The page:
o0u-gw
Last Updated: February 25, 2016
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532
· tony612

The result of n << n

The problem is like this:
n = [1, 2] a = n << n p a => [1, 2, [...]] a[2] => [1, 2, [...]]
That is to say, a is a infinite recursive Array.

My explaination is:
When the right n append(<<) the left n, the left n changed to [1, 2, [1, 2]]. But at this moment, the right n, which is the same with the other(they have the same object_id), became '[1, 2, [1, 2]]', too.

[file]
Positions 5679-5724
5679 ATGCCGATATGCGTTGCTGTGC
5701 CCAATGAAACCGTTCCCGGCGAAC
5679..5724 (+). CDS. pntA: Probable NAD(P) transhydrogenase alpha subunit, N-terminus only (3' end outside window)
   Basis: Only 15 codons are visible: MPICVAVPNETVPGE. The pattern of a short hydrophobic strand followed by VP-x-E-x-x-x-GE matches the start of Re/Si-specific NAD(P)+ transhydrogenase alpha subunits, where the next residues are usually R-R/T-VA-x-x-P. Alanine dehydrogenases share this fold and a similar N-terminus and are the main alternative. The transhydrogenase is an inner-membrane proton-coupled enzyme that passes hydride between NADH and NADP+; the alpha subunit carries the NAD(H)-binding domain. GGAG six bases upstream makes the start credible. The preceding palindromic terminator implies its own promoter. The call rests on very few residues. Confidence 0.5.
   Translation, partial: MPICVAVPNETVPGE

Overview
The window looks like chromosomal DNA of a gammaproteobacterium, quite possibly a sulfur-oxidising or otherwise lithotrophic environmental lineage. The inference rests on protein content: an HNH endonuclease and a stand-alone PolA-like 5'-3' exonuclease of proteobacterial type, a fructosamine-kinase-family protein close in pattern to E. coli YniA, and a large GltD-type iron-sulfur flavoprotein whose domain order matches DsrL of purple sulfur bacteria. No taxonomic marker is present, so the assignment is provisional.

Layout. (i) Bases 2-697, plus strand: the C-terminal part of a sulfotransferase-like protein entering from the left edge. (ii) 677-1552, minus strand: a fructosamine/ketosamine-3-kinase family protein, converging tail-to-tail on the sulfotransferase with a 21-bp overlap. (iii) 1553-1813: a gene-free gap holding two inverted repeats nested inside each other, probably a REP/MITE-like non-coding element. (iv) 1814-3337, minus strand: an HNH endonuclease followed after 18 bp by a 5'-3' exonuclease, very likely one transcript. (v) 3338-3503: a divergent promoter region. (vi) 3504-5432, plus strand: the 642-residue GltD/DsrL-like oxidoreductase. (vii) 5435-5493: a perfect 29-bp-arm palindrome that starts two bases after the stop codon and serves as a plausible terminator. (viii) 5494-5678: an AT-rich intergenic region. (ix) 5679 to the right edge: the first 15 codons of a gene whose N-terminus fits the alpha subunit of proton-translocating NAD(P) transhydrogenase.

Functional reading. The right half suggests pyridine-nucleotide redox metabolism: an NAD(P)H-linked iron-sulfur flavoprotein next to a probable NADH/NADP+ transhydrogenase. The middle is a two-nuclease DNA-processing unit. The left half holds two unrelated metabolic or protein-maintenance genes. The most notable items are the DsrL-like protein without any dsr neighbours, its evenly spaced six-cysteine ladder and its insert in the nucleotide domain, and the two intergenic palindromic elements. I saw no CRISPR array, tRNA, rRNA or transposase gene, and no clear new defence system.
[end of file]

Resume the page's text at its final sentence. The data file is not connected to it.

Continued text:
......
And repeat the process, a = [1, 2, [...]]

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108

Array in ruby contains "pointers" to other objects. You're just adding pointer to array itself. Interesting though.

over 1 year ago ·
119

@sheerun Interesting indeed. So basically when I do n = []; n << n, n becomes a self-referencing Array, right?

over 1 year ago ·